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Smart contracts. We have smart contracts everywhere inside the cryptocurrency world. They work to build a lot of digital tools, so, this isn’t exactly weird. Different (and often numerous) blockchains have this offer for their users, but the leaders so far, per market capitalization, are Ethereum (ETH) and Cardano (ADA).

Cardano has been racing this year to catch up with Ethereum. The latter, on the other side, has been providing for years the infrastructure to make popular applications, such as Initial Coin Offerings (ICOs), Decentralized Finance (DeFi) platforms, and Non-Fungible Tokens (NFTs). None of them are free of some disadvantages, though.

Let’s make a quick comparison between them.

Same origins for Cardano and Ethereum

Not everybody knows this, but Ethereum and Cardano come from the same minds. Two of the Ethereum co-founders created Cardano since they had other ideas for the project. The Ethereum whitepaper was published eight years ago by Vitalik Buterin. But he also had the contribution of other developers, such as Joseph Lubin, Anthony Di Lorio, Gavin Wood, Mihai Alisie, Jeff Wilke, Charles Hoskinson, and Jeremy Wood. The latter two joined forces to create Cardano.

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A year before Ethereum’s initial software release in July 2015, Hoskinson stepped away from the project (in June 2014), alleging differences with Vitalik Buterin about Ethereum. Specifically, it was because Hoskinson favored making Ethereum a commercial entity, while Buterin aspired for Ethereum to be a not-for-profit project, according to a Bloomberg report.

In 2015, Hoskinson began the development of Cardano, named after Gerolamo Cardano (an Italian polymath). For this new project, Hoskinson was supported by Jeremy Wood, who also left Ethereum. Finally, in September 2017, the first version of the Cardano software was released. It should be noted that this blockchain is the flagship project of IOHK (Input Output Hong Kong), a company formed by both developers.

Features in different languages

Ethereum and Cardano use different high-level programming languages. Ethereum has an internal Turing complete language, dubbed “Solidity” and similar to Python. Meanwhile, Cardano uses Haskell, an ideal language for business logic, data analysis, prototyping, and scalability in existing software environments.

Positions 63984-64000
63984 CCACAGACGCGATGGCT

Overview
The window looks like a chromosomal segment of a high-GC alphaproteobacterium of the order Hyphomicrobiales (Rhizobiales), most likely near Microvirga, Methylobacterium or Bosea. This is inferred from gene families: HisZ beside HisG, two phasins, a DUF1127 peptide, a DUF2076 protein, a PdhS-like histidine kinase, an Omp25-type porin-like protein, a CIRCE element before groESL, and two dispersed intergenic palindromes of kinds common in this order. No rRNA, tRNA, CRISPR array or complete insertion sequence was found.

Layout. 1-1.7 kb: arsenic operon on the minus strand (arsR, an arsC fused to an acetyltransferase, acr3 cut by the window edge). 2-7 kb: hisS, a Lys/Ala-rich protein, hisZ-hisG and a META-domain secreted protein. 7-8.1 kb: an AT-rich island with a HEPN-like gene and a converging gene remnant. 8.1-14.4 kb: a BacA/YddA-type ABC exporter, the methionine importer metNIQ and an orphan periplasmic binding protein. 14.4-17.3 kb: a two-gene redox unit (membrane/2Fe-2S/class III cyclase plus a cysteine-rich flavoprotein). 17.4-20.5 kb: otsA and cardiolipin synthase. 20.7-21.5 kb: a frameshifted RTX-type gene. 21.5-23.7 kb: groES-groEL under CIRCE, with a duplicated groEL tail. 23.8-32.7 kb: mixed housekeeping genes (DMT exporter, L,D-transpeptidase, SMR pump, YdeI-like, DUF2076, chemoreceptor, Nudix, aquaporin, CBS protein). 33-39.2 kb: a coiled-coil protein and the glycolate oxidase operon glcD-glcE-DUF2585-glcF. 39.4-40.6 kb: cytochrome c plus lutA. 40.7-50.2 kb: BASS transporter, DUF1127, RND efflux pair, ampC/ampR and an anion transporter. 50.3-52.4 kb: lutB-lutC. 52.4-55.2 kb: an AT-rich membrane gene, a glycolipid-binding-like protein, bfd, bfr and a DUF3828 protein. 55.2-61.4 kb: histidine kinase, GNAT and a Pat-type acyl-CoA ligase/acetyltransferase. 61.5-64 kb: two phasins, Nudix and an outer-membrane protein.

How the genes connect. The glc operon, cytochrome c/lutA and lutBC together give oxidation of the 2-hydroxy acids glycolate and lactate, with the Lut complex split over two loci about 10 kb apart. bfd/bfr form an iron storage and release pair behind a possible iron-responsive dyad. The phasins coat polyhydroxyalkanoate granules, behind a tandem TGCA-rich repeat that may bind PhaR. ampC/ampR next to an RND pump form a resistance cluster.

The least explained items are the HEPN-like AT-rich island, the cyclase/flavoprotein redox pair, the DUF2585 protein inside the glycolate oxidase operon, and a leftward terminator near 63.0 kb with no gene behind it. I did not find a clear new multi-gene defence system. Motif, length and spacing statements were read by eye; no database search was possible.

Both of them are the basis for the creation of smart contracts and internal tokens inside these platforms. If we focus on usability, we must know that Cardano and Ethereum —beyond their currencies— were mainly built for developers to create new apps with numerous purposes. We’ve already seen them: ICOs (internal tokens), DeFi apps, NFTs, Decentralized Autonomous Organizations (DAOs), games, and so on.

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The great difference with other apps out there (the ones by Google or Microsoft, for example), is the decentralization. This means that no corporation, government, or group can control or censor these platforms or coins. The users are in control.

That was always the case for Ethereum but is more recent for Cardano. The team of this blockchain is focused on researching, so, its development has been slow and many of its functions are still pending. The arrival of the Shelley phase took place in July 2020, opening the “mining doors” to the whole community. Previously, in the Byron phase, Cardano production was centralized.

Additionally, this same year, Cardano introduced new features: the creation of native tokens and multi-asset support. That includes stablecoins, DeFi assets, and NFTs. Also, this September 12, the update “Alonzo” finally introduced real smart contract capabilities. The competition with Ethereum seems more matched this way.

Different mining and coins

The algorithms for creating new cryptocurrencies in Ethereum and Cardano are different. This means that one uses mining with electricity, and the other doesn’t. Since its inception, Ethereum has employed the Proof-of-Work (PoW) mining algorithm, as has Bitcoin (BTC). This is the one that requires great amounts of energy.

Ethereum native cryptocurrency is called ether (ETH), and it has no maximum issuance limit. Moreover, its supply has increased by 4.5% every year so far. However, the update “London” in August introduced a new system that tends to be more deflationary to reduce the high gas fees. In the current Ethereum system, newly mined ETHs are given as a reward to miners for each new block added to the network.

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Nevertheless, as the Ethereum Foundation mentions, the plan has always been to migrate towards a Proof-of-Stake (PoS) consensus mechanism. In PoS systems, the energy isn’t required and the figure of the “miner” is replaced by the “validator”. This validator locks a certain amount of coins to gain the right to verify transactions, mint new coins, and receive rewards.